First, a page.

I am not normally the braggadocios type, but who said Gun Runner would improve off his Risen Star effort?
Who said he was the best in the Risen Star and would prove it in the Louisiana Derby?
Yup, that is right, this chick again. Don’t believe me? Then my blog Gun Runner Better Than Most People Think should refresh your memory.
In another display of excellent tactical speed and professionalism, Gun Runner burst away from the field to win the Louisiana Derby by 4 ¾ lengths. This win now makes Gun Runner a perfect four-for-four over surfaces rated “fast,” with his lone defeat coming over a sloppy track.
The final time of 1:51.06 won’t turn any heads; in fact, it may turn some people off. However, it is my opinion that they should give the race another look. By comparison, the New Orleans Handicap was run in 1:50.06. But that race is for older horses and is expected to be faster than a race restricted to three-year-olds — especially at this time of year. The race also had a faster pace throughout, outside of the first quarter, than that of the Louisiana Derby.
Gun Runner did not set the pace in the Louisiana Derby, but sat behind the leader, covered up on the rail. Then, when the chase came, he took over the lead and drew off impressively. The final time cannot be attributed to him, as he was not a part of the pace.
Another reason to not take the time too seriously is the speed figures. The Beyer speed figure was a 91, which may not look overly impressive, but remember: Mohaymen’s best figure for 2016 is a 95 and he is the current Kentucky Derby favorite. Equibase rated the race a 105, while Brisnet gave the race a very impressive 104. That number shows a marked improvement from the Risen Star Stakes, where Gun Runner earned a 97 Brisnet figure.
Overall, I believe the race was a good one. Gun Runner’s progression has been absolutely perfect, thus far, on the Road to the Kentucky Derby. He got a lot out of the Risen Star and showed no signs of leg weariness this time out, despite the extra sixteenth of a mile.
I realize that the six-week gap between the Louisiana Derby and Kentucky Derby is a deterrent, but in this day and age, six weeks is not a long gap. We have already seen that the colt runs well fresh — just look at how well he did in the Risen Star, which was his first race off a 12-week layoff. This gap is half as long, and, just last year, Firing Line came off a six-week layoff to nearly deny American Pharoah a victory in the Kentucky Derby.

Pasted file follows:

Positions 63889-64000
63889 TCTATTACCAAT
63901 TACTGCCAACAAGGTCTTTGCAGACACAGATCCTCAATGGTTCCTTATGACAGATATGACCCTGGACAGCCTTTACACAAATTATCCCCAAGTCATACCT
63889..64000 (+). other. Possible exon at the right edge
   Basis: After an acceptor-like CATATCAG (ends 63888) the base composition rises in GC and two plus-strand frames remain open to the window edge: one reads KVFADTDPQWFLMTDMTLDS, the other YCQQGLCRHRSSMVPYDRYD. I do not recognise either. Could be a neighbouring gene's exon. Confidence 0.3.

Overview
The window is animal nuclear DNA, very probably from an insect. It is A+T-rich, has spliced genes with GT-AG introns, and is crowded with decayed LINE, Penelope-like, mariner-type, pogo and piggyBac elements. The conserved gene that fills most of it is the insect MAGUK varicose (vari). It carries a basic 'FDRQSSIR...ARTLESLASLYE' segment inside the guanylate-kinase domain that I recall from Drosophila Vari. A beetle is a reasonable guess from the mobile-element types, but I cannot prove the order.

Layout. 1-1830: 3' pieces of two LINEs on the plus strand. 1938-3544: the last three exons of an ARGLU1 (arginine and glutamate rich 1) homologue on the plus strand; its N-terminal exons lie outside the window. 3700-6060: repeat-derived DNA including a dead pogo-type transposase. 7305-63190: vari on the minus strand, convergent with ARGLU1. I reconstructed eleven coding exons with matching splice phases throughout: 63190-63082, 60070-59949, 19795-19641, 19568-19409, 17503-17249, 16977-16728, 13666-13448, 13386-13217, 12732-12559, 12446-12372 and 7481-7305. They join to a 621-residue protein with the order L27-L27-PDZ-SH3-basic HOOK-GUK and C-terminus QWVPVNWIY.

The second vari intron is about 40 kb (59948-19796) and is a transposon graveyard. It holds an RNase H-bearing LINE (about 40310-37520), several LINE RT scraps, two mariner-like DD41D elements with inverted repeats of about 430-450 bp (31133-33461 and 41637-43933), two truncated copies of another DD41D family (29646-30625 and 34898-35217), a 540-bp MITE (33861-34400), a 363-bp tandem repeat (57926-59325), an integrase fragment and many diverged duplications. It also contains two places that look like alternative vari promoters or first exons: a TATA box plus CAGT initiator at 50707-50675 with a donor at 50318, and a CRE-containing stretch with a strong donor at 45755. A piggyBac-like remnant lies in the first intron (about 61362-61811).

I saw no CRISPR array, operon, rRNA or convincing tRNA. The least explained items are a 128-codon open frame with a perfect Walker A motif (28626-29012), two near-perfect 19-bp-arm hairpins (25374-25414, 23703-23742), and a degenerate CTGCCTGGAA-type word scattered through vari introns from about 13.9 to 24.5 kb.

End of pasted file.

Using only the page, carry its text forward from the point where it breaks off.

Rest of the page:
At this juncture, I’d feel comfortable calling Gun Runner one of the top Kentucky Derby contenders. Yes, the Fair Grounds prep series is not known for producing Derby winners, but, in Gun Runner, I see a potential change of tides. He has a great amount of tactical speed, which allows him the ability to gain good position early on, and he has shown that he is capable of running effectively through traffic. When running in the 20-horse rodeo that the Kentucky Derby represents, those abilities are enormously helpful.
I understand that many still won’t give Gun Runner the respect he deserves. They will likely toss him out because of a “curse” that they believe comes from racing at Fair Grounds. However, this is racing — things change. It used to be that a horse making its fifth career start in the Derby didn’t stand a chance; it used to be that horses couldn’t win from post position 20; it used to be horses needed three preps and a final prep within four weeks from the Derby.
All of those rules have been nixed. With that in mind, what makes anyone believe that this rule won’t end up the same? Rules are made to be broken, and it is only a matter of time before this one is. Gun Runner is quality animal and quality always rises to the top. Gun Runner will do just that.
Do you really want him to prove you wrong again?